It now seems obvious to Christopher Forte that there was something implausible about his Indonesian wife Juliana Posman’s incessant demands for money.
But, as he ruefully admits, he was blinded by love. By the time he realised she had run up a £3.5million gambling debt, he and his parents were £169,000 poorer and his marriage was over.
Miss Posman, 38, also owes two businessmen £2.5million and a spread betting company hundreds of thousands, on top of other debts including numerous credit cards.
Love-struck: Christopher Forte is pictured with Juliana Posman on their wedding day. She would go on to run up a £3.5milllion gambling debt
Mr Forte, 36, who was a boarder at Lancing College, told the Daily Mail he fell for Miss Posman within a month of meeting her in 2010 when they were both working for an IT firm in Egham, Surrey.
She had been in England since she was 20, initially working at the Grosvenor Hotel in London, where she befriended businessmen Isaac Kaye and Warren Roiter.
Miss Posman, who has an MBA, told Mr Forte she earned money gambling on movements in the German stock exchange index the DAX, typically betting that it would fall below a certain level.
She regularly reported daily wins of £500 on spread betting websites, with occasional losses of around £200. But on one occasion, Mr Forte said, she lost £1.3million in a day. However, impressed by her faith that she would ‘strike it rich’, he proposed to her.
The pair married in a £20,000 civil ceremony at the Grosvenor Hotel in 2014, with a second wedding a few months later for around 100 of her Chinese-Indonesian family in Indonesia, followed by a honeymoon in Bali.
Soon afterwards, though, the problems began. Mr Forte, previously a well-paid software contractor, was working as an English as a foreign language teacher in Brighton, while Miss Posman was earning £90,000 a year commission from a credit and law firm.
Mr Forte – pictured at his wedding reception on the day he married Miss Posman – admits he was blinded by love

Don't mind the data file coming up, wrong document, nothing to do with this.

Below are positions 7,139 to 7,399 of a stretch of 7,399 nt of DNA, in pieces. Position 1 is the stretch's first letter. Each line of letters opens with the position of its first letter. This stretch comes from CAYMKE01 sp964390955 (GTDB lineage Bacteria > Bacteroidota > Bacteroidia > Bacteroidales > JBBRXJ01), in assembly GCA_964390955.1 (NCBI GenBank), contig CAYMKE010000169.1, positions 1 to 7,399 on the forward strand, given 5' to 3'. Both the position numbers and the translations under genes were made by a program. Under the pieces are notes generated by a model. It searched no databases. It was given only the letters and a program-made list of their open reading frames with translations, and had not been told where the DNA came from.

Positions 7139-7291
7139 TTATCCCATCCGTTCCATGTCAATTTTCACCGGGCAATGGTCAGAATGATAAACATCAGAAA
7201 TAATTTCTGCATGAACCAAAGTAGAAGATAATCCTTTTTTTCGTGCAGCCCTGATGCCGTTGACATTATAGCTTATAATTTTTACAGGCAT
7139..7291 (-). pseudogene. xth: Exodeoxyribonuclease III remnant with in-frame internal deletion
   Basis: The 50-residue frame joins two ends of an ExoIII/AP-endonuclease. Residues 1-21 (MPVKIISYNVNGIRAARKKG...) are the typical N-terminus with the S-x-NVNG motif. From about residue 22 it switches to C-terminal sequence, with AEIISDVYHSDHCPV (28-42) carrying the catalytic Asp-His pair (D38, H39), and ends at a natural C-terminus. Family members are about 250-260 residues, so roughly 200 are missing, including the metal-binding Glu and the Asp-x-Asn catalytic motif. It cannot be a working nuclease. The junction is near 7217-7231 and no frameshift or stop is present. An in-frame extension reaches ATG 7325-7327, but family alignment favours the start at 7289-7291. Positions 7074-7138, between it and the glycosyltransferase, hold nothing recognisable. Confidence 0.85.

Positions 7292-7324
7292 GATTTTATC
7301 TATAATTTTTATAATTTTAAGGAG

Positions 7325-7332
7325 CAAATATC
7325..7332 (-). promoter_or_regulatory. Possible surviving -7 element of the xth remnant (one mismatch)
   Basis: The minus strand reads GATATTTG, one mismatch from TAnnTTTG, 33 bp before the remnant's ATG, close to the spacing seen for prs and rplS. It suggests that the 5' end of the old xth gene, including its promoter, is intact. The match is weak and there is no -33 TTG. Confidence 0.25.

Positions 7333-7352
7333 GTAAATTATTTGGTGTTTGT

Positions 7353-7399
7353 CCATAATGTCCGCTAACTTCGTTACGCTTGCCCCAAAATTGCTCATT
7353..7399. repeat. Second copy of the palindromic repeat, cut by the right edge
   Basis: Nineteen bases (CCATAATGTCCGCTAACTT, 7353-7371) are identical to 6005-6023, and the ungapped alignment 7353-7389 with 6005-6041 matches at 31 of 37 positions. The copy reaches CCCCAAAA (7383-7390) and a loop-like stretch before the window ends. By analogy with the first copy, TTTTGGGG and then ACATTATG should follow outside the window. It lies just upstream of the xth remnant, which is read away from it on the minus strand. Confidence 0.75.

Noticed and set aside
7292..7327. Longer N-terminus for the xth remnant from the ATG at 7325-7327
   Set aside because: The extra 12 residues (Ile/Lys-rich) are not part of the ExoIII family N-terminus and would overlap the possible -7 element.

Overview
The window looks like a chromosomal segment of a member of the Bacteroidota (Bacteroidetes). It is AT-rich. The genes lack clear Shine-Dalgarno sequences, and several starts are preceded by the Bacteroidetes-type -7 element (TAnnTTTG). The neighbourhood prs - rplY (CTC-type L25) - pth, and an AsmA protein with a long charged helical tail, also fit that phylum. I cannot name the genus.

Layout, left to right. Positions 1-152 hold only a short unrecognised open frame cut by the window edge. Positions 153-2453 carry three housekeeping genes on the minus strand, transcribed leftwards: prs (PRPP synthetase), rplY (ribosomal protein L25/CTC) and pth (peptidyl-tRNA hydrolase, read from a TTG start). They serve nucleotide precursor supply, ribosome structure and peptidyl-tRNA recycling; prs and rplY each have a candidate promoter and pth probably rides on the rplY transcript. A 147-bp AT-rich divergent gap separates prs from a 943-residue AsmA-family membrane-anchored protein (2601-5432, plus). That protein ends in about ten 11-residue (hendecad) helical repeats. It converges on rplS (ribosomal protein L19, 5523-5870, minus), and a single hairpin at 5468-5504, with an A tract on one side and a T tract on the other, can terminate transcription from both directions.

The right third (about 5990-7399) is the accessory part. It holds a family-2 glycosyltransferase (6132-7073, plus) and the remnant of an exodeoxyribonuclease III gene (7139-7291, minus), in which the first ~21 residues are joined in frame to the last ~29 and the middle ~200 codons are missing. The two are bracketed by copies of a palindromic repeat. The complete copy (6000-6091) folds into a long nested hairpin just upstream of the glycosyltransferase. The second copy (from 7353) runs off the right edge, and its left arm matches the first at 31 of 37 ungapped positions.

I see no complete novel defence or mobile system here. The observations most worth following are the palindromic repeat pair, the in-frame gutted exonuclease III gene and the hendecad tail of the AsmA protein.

But she started asking her husband and his parents for ‘loans’, saying she needed to show she had assets of £5million to get a visa.
Mr Forte said: ‘In retrospect it was absolute rubbish. I’m British, she was my wife, and we could have got her a legitimate visa for a couple of thousand. But I didn’t realise that – I was in love. I would wake up and she’d be in tears, saying “I need another £15,000”.
‘She’d be crying as she asked me if I could raid my savings, sell my Premium Bonds, or ask my parents. If I asked any questions she’d get more upset, say I didn’t trust her, and walk out saying “You don’t want me any more”.’
He lent her £45,000, while his retired parents handed their daughter-in-law £131,330.
‘Juliana would say it was sitting in her bank account,’ said the former public schoolboy.
Then in April 2016 he received a letter from Mr Roiter, who told him that he and his business partner Mr Kaye had lent Miss Posman £2.5million. They claimed they had been told Mr Forte would guarantee the loans, but he knew nothing about them.
Miss Posman was in Indonesia at the time but when she returned to their smart marital flat in Balham, south London, her story unravelled. It emerged that she had given £750,000 to her brother, £250,000 to her parents and lost several million spread betting.
When the couple divorced last August at a family court hearing in Brighton, Miss Posman agreed to pay the £169,000 she still owes Mr Forte and his parents at a rate of £1,700 a month. She has failed to make the repayments and has since been declared bankrupt. Penniless Mr Forte is now lodging in Brighton with a relative, while Miss Posman, who has obtained leave to remain in Britain, lives in a seaside flat in Hove, East Sussex.
He said: ‘Gambling addiction is one of the worst because of the damage it does families. She didn’t marry me for my money, but maybe she saw I was a soft touch. She doesn’t deserve a visa.’
Mr Kaye and Mr Roiter are believed to have written off the £2.5million she owes them. They refused to comment.
Miss Posman, who has recently posted on social media from a skiing holiday, did not respond to requests for comment.